Testing Socioeconomic Status as a Marker for Condition in the Trivers-Willard Hypothesis within the Human Context
Brandon Wagner, University of North Carolina at Chapel Hill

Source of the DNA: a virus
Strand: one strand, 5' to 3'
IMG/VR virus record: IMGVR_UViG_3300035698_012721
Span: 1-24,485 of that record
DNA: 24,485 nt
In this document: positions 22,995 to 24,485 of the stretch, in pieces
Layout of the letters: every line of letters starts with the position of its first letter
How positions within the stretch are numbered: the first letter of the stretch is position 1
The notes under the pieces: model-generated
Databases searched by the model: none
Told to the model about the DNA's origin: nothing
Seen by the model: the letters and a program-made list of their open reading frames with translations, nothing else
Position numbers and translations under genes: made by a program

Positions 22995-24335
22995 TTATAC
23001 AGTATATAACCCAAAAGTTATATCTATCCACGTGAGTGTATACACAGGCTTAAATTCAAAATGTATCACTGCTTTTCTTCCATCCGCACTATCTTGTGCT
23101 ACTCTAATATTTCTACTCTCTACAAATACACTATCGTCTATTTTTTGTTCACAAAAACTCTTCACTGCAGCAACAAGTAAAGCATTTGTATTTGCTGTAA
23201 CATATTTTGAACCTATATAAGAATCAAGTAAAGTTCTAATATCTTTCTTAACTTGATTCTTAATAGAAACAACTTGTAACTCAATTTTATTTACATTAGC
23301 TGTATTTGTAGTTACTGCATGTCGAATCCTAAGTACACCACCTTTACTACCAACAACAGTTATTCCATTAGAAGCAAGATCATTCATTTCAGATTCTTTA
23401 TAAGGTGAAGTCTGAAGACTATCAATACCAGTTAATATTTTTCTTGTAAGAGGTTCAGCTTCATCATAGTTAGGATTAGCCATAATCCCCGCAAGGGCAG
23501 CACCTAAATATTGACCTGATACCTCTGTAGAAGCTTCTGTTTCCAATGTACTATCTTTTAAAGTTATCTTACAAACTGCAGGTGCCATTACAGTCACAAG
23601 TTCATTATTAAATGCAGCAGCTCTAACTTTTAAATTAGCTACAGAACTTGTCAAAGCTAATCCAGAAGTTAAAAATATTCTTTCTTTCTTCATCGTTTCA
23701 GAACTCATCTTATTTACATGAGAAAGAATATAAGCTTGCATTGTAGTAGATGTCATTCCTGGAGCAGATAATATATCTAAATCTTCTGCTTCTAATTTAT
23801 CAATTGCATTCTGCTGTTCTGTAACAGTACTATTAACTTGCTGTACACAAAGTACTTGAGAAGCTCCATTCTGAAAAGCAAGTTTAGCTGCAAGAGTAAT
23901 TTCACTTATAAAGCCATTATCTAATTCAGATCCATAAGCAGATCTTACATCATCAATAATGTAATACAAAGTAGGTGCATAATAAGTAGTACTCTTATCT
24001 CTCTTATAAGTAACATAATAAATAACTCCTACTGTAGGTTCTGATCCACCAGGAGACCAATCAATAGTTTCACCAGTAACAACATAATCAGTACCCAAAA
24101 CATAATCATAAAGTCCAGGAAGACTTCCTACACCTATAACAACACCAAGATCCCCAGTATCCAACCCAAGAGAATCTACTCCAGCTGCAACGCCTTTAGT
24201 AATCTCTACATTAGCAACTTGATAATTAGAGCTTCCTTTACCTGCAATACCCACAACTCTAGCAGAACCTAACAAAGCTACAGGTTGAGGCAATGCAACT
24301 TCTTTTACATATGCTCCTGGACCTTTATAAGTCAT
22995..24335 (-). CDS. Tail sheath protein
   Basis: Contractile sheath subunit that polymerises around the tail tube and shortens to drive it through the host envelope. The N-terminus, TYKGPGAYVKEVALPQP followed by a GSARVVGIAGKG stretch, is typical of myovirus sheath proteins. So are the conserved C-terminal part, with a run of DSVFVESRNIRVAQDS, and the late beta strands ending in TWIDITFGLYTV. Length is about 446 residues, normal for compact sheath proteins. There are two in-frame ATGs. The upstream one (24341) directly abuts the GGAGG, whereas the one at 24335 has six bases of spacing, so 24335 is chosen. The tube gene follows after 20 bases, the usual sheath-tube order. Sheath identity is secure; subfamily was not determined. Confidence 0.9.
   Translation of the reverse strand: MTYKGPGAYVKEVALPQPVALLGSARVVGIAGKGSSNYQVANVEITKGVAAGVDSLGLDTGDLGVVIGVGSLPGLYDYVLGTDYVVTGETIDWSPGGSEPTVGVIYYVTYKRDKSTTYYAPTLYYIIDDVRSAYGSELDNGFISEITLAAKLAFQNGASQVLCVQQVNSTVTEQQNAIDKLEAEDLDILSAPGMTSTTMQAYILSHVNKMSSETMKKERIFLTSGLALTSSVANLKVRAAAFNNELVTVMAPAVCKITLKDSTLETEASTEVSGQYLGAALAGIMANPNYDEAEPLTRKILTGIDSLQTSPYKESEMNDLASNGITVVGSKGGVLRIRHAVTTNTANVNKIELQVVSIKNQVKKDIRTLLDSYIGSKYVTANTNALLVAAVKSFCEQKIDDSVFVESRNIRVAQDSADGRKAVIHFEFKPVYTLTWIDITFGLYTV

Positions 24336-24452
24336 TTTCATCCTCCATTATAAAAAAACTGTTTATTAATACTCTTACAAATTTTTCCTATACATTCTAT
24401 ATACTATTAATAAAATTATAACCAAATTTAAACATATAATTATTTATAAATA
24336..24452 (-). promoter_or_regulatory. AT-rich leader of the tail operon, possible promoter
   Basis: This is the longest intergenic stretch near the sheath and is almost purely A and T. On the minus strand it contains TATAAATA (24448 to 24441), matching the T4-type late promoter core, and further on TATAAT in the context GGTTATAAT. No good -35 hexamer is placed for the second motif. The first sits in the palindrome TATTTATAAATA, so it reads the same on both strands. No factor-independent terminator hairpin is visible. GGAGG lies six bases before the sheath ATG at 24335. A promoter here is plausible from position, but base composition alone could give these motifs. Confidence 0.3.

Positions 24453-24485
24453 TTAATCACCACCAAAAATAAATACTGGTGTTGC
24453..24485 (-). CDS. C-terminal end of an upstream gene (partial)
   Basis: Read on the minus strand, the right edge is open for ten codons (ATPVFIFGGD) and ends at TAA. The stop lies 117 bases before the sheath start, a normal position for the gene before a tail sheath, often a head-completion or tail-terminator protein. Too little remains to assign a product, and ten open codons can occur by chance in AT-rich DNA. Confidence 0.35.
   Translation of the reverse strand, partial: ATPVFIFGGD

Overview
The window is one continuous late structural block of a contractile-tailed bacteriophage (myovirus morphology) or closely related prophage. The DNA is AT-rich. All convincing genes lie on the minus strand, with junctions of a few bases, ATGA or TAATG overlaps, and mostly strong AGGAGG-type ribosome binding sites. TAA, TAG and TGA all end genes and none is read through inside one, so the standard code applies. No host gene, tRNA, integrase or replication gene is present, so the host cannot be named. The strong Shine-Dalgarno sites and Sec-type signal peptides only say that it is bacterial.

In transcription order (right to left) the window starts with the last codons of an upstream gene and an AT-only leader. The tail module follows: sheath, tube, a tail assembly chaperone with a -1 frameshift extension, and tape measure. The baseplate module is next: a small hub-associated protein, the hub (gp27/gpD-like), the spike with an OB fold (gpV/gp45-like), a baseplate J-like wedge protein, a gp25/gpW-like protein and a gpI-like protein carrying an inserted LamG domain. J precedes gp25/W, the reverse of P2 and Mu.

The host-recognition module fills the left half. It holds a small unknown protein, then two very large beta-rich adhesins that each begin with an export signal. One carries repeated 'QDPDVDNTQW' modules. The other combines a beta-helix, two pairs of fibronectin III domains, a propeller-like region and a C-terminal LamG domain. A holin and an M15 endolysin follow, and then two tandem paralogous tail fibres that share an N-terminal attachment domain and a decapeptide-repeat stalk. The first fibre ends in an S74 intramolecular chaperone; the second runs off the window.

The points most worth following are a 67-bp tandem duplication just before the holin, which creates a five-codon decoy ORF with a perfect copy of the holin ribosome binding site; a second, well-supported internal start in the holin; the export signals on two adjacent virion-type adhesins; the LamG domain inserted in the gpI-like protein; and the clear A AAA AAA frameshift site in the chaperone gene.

Applying evolutionary reasoning to reproductive strategy differences between the sexes, the Trivers-Willard Hypothesis suggested that parental resources condition sex differentiation of parental investment. This suggests that socioeconomic status could condition child sex preference in humans. While researchers have tested this possibility, they have neglected the explicit condition that the increases in a child’s reproductive success from parental investment vary between sons and daughters. This paper tests the assumption's validity by examining sex differences in reproductive success, controlling for parental socioeconomic status and multiple dimensions of parental investment. I use fertility-related behaviors to construct a measure of expected births that bypasses modern contraception. The results of OLS regressions find no significant sex differences in reproductive success at any level of parental socioeconomic status. The lack of support for this underlying assumption calls previous research into question and urges closer attention to the use of biological models within social research.